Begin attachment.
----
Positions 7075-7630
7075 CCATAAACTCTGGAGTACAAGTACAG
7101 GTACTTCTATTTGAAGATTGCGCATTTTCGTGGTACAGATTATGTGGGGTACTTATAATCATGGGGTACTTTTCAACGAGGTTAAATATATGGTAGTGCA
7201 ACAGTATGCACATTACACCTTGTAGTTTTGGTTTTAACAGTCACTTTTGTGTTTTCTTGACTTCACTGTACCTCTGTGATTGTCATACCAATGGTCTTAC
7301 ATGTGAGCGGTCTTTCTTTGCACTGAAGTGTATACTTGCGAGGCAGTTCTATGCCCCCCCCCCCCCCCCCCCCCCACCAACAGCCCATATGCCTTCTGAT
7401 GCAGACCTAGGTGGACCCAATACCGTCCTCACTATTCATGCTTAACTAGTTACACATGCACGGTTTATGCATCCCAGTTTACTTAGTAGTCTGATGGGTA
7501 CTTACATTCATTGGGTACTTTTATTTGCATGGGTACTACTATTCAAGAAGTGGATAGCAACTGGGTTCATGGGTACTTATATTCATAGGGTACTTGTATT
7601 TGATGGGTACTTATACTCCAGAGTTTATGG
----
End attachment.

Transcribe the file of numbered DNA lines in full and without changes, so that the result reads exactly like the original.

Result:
Positions 7075-7630
7075 CCATAAACTCTGGAGTACAAGTACAG
7101 GTACTTCTATTTGAAGATTGCGCATTTTCGTGGTACAGATTATGTGGGGTACTTATAATCATGGGGTACTTTTCAACGAGGTTAAATATATGGTAGTGCA
7201 ACAGTATGCACATTACACCTTGTAGTTTTGGTTTTAACAGTCACTTTTGTGTTTTCTTGACTTCACTGTACCTCTGTGATTGTCATACCAATGGTCTTAC
7301 ATGTGAGCGGTCTTTCTTTGCACTGAAGTGTATACTTGCGAGGCAGTTCTATGCCCCCCCCCCCCCCCCCCCCCCACCAACAGCCCATATGCCTTCTGAT
7401 GCAGACCTAGGTGGACCCAATACCGTCCTCACTATTCATGCTTAACTAGTTACACATGCACGGTTTATGCATCCCAGTTTACTTAGTAGTCTGATGGGTA
7501 CTTACATTCATTGGGTACTTTTATTTGCATGGGTACTACTATTCAAGAAGTGGATAGCAACTGGGTTCATGGGTACTTATATTCATAGGGTACTTGTATT
7601 TGATGGGTACTTATACTCCAGAGTTTATGG